Here’s a history of the exchange with atheist Pat Mefford regarding, most notably, the Liar Paradox:
Valuable points were made in the comments by David Byron and B.C. Askins. I will limit my response to addressing Pat’s most recent post http://servileconformist.typepad.com/servile-conformist/2012/12/more-thoughts-on-chris-bolt.html.
My previous reply to Pat on Titus 1.12-13a was not merely “a brief comment” but a refutation of the point Pat has most recently attempted to proffer regarding our exchange. Pat reiterates his earlier claims in his most recent post. He notes, “All we have is the text.” Of course he’s wrong. In this instance we have at least two different people interpreting that text. Additionally, we have the presuppositions those people bring to the text, and so on and so forth.
Pat includes the Greek text in his post. Whether he is showing off or genuinely thinks it adds to the discussion I do not know. But the Greek does not add to the discussion. Pat writes, “The bolded word (ἀεὶ) doesn’t exactly have a large ranging semantic domain; it pretty much means always, perpetually, every single instance, and so on.” Perhaps Pat is confused. A word need not have “a large ranging semantic domain” in order to possess a semantic range. It is not “a large ranging semantic domain” that Pat is really rejecting, but any semantic range. Thus he mentions a Greek term, repeats what he believes it means and claims it is the, “only sense that the text and context allows.” A bold statement indeed, but not one he has supported. Moreover, Pat posts the Greek term as though it proves some point, but he is not actually working from the Greek. His case is based upon his subsequent provision of an English reading of the term in question. Pat is arguing from English, not Greek. That may be something to be thankful for, if he is precluding semantic range in the meanings of Greek terms.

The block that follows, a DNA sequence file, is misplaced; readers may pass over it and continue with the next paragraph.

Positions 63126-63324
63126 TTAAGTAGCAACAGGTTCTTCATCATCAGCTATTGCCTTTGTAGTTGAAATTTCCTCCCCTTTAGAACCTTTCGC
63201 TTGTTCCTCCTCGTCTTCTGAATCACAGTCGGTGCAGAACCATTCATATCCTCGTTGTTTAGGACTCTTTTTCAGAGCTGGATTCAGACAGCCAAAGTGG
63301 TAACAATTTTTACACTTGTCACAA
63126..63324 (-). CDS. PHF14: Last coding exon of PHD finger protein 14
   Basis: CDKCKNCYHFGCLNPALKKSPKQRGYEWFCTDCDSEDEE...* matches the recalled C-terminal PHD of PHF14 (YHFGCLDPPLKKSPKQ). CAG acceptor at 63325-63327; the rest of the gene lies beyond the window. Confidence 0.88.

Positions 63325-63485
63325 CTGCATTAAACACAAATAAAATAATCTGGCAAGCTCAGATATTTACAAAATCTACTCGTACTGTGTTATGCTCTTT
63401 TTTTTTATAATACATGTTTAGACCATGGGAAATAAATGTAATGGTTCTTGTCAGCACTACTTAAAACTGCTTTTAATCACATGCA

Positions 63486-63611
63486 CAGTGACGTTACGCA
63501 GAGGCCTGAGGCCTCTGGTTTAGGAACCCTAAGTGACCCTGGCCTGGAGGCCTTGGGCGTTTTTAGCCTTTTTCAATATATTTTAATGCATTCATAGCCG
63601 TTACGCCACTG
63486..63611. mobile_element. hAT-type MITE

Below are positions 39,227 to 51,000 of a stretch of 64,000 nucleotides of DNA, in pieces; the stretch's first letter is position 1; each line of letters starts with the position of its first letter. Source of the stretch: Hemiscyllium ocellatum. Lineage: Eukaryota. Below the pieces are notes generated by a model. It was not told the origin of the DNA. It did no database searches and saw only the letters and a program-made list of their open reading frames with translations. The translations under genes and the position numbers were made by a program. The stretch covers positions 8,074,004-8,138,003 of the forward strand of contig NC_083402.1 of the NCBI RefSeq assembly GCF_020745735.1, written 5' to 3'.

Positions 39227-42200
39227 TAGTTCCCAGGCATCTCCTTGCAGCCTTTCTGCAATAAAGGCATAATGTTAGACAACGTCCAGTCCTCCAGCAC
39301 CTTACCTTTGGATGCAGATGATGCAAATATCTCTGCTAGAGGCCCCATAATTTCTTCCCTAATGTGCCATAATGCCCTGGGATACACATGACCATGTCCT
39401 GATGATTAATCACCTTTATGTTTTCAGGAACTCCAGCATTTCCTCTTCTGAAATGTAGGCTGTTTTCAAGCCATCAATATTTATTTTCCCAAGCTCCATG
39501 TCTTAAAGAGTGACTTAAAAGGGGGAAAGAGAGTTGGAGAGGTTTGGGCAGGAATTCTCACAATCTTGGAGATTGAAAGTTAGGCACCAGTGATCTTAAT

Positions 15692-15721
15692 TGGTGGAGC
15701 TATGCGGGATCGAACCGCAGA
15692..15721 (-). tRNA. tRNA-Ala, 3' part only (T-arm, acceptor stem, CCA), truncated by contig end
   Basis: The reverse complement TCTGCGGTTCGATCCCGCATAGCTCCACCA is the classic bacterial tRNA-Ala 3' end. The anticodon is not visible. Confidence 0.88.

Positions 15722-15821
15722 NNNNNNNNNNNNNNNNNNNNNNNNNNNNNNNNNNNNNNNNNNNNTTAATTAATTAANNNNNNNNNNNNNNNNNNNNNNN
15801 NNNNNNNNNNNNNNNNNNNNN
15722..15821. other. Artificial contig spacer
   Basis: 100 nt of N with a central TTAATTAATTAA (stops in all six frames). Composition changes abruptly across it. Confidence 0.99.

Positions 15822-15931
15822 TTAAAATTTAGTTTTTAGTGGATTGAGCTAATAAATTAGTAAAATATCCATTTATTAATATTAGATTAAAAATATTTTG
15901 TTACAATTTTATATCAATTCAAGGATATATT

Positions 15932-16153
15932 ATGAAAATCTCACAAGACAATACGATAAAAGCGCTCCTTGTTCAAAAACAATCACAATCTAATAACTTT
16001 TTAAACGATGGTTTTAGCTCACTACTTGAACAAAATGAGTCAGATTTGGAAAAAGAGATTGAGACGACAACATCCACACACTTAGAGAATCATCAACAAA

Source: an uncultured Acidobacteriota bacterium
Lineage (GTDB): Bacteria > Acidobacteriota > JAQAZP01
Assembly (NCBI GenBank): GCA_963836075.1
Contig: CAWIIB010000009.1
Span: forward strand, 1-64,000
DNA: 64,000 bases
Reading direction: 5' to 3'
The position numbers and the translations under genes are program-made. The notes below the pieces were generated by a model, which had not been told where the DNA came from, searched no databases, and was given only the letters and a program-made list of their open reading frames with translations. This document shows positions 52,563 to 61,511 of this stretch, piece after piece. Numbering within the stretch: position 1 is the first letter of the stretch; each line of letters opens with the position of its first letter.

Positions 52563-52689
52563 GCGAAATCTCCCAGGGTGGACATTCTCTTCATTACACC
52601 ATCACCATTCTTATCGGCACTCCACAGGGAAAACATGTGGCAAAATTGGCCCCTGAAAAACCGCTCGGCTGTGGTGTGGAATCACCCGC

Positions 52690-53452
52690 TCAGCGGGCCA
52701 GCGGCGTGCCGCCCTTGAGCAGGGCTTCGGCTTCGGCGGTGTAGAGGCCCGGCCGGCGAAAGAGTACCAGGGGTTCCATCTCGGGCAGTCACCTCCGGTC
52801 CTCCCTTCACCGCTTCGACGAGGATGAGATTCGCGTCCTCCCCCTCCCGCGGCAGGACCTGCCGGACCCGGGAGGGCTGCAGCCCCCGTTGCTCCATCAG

Pat notes Paul’s quotation “is taken from Callimachus’ Hymn to Zeus.” He continues, “Incidently, [sic] Paul borrows from Epimendes again in the [sic] Acts 17:28, where Paul famously engages with pagan philosophers at the Areopagus.” Like the Greek, these observations do not add anything to the discussion. What Pat should do is forthrightly address the view that the Apostle Paul, following the poet he quotes, is using hyperbole to communicate the truth that Cretans are generally liars. There is nothing in Pat’s post that takes away from this traditional apologetic response to the charge of contradiction in Titus 1.12-13a.
My suggestion was that there is another common sense response to Pat’s concern with Titus 1.12-13a.
Note that the text does not claim that Cretans always lie. Rather, Cretans are always liars. A liar is a person who lies. Liars are often known for their propensity to lie. Some habitually lie. My mother would say they “lie like a dog.” But very rarely, if ever, does a person do nothing but lie.
Pat retorts that this “is a view not allowed by the text nor the context.” He explains, “Saying x is always y means that in every instance x can be y, it will be y.” Perhaps Pat is showing off in switching to x and y. He might think it brings clarity. Either way, Pat misses what I am after. Let’s fill in the variables. Pat writes, “Saying Cretan (x) is always liar (y) means that in every instance Cretan (x) can be liar (y), it will be liar (y).” Pat is merely reaffirming what was already addressed above with respect to the traditional apologetic surrounding Titus 1.12-13a. But let’s grant, for the sake of argument, that Pat is correct. In every instance that a Cretan can be a liar, he or she will be a liar. Does it follow that everything any Cretan ever says is a lie? Of course not! Liars do not always lie. That was my point. At least one thing a Cretan said was true.
Pat completes his post by taking, “some time to restate what my intent has been with our recent engagement.” He claims, “If an apologist is going to make use of the ‘Impossibility to the Contrary’ they [sic] are going to have to resolve paradoxes like the liar paradox.” This was addressed in my initial response. He continues, “Grounding all knowledge and truth in God’s nature while accommodating paradoxes is going to be no easy feat.” This is ipse dixit, but regardless, difficult (the opposite of “easy”) is hardly the same thing as impossible. Finally, “The weaker and weaker the TAG gets, the easier and easier it becomes to deflate” just seems a pointless statement. It is tautological at best. But it is not clear whether Pat is referring to TAG itself, or to the claims the TAG proponent wishes to substantiate. Stronger claims are typically thought of as more readily refuted than weaker claims.
Only time will tell if our atheist friend is stubborn enough to defend claims like “Liars always lie” or “Hyperbole does not exist” or “The Apostle Paul self-consciously affirmed non-classical logics.” Concession is the alternative. Pat needs to put down his shiny new logics and find a new line of argument.